McALLEN, TX –  A federal judge in Texas today struck down key portions of Starr County’s regulations that limited political speech.

In his ruling, U.S. District Judge Randy Crane concluded that certain Starr County rules restricting electioneering on county-owned properties violated the U.S. Constitution’s First and Fourteenth Amendments.

MALDEF (Mexican American Legal Defense and Educational Fund) and TCRP (Texas Civil Rights Project) sued Starr County in February 2018, challenging the constitutionality of the County’s electioneering and property use rules because rules sought to limit political gatherings and speech at a host of County-owned properties, including polling places and the courthouse steps.

The court’s ruling also prevents the county from implementing provisions of its property use policy, including rules that imposed a permit process the court called burdensome, a minimum age requirement of 21 for use of county property, and criminal penalties for violating the policy.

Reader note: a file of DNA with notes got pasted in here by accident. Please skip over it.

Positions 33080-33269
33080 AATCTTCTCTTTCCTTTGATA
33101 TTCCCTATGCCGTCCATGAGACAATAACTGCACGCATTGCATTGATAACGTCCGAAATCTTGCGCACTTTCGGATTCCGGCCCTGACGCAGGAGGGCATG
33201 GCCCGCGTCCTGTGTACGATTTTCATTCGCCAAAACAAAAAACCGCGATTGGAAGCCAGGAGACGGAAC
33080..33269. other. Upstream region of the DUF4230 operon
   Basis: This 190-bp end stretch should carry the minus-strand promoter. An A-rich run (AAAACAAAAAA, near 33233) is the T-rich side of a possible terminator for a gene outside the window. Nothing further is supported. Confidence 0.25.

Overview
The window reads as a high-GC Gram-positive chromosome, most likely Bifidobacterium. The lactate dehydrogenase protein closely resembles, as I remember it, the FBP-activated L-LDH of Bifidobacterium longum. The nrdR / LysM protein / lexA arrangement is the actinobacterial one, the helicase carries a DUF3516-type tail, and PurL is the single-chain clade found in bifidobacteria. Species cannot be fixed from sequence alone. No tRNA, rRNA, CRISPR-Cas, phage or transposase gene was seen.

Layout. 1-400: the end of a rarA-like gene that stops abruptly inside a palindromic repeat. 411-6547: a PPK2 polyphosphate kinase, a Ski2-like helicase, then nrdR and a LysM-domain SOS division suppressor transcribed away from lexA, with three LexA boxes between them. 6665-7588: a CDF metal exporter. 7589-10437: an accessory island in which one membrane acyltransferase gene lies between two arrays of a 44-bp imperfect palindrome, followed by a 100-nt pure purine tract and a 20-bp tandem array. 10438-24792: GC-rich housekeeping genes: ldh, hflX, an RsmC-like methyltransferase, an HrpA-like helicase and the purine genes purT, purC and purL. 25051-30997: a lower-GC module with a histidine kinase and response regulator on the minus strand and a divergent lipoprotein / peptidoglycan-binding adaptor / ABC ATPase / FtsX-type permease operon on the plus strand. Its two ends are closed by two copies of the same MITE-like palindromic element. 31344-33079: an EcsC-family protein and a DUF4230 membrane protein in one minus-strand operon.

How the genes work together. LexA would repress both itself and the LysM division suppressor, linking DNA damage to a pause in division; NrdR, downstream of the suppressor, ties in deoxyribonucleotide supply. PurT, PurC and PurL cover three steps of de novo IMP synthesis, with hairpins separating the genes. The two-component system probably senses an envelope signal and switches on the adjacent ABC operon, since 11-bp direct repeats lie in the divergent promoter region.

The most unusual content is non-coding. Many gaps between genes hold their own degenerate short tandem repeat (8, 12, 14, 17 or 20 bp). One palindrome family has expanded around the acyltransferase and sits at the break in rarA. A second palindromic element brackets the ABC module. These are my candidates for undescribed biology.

“The judge’s ruling strikes down key portions of the County’s unconstitutional regulations and also substantially limits other provisions in order to ensure that the County cannot infringe on residents’ First Amendment rights,” said Nina Perales, MALDEF Vice President of Litigation and counsel in the case.  “The bottom line is that voters have more freedom to express their views outside polling places and on other county-owned property without facing burdensome restrictions on their speech.”

The lawsuit was filed in the U.S. District Court for the Southern District of Texas, McAllen Division, on behalf of three Starr County residents — a Republican voter and a Democratic voter, as well as a young candidate — each of whom has a long history of civic engagement and who wishes to engage in electioneering and campaigning efforts on county property, such as distributing literature, displaying car bumper stickers, advocating for candidates, displaying signs, and wearing campaign t-shirts.

Read the ruling HERE.